A major contributor to the quality of SSB reports (Table 1.1 lists the 2016 releases) is the requirement that National Academies reports be peer reviewed. Except for the Space Studies Board Annual Report—2015, all of the reports were subjected to extensive peer review, which is overseen by the Report Review Committee (RRC). Typically 7 to 10 reviewers (occasionally as many as 15 or more) are selected on the basis of recommendations by NAS and NAE section liaisons, SSB members, other National Academies volunteers, and staff. The appointment of reviewers is subject to approval by the National Academies. The identities of external reviewers are not known to a report’s authors until after the review has been completed and the report has been approved by the RRC. The report’s authors, with the assistance of SSB staff, must provide some response to every specific comment from every external reviewer. To ensure that appropriate technical revisions are made to the report and that the revised report complies with policies and standards of the National Academies, the response-to-review process is overseen and refereed by an independent arbiter (called a monitor) that is knowledgeable about the report’s issues. In some cases, there is a second independent arbiter (called a coordinator) that has a broader perspective on policy issues affecting the National Academies or a more narrow focus on the subject matter of the report, depending on the expertise of the monitor. All of the reviews emphasize the need for scientific and technical clarity and accuracy and for proper substantiation of any findings, conclusions, and recommendations presented in the report. The names of the external reviewers, including the monitor (and coordinator if one was appointed), are published in the final report, but their individual comments are not released.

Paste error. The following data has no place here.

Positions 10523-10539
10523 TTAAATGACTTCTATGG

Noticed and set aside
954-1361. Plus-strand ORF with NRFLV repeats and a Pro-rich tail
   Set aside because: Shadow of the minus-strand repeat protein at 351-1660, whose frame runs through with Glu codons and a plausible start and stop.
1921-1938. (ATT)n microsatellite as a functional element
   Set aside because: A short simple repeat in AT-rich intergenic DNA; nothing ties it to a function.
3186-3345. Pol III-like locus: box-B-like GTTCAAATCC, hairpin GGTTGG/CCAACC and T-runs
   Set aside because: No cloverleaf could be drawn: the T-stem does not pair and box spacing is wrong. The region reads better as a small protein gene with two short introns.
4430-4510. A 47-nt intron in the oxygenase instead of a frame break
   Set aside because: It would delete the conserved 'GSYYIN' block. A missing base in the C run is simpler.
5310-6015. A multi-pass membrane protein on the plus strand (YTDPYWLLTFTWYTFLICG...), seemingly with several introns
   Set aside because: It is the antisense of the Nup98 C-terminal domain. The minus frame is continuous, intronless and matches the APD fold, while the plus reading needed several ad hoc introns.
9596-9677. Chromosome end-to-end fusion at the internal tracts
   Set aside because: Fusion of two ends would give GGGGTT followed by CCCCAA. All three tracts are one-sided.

Another important method to ensure high-quality work derives from the size, breadth, and depth of the cadre of experts who serve on the SSB and its committees or participate in other ways in the activities of the SSB. Some highlights of the demographics of the SSB in 2016 are presented in Tables 1.2 and 1.3. During 2016, a total of 267 individuals from 66 colleges and universities and 44 other public or private organizations served as formally appointed members of the Board and its committees. Approximately 202 individuals participated in SSB activities either as presenters or as invited symposium participants. The report review process is as important as the writing of reports, and during 2016, 36 different external reviewers contributed to critiques of draft reports. During 2016, the Board and committees included 56 members of NAS, NAE, or NAM. Being able to draw on such a broad base of expertise is a unique strength of the advisory process of the National Academies.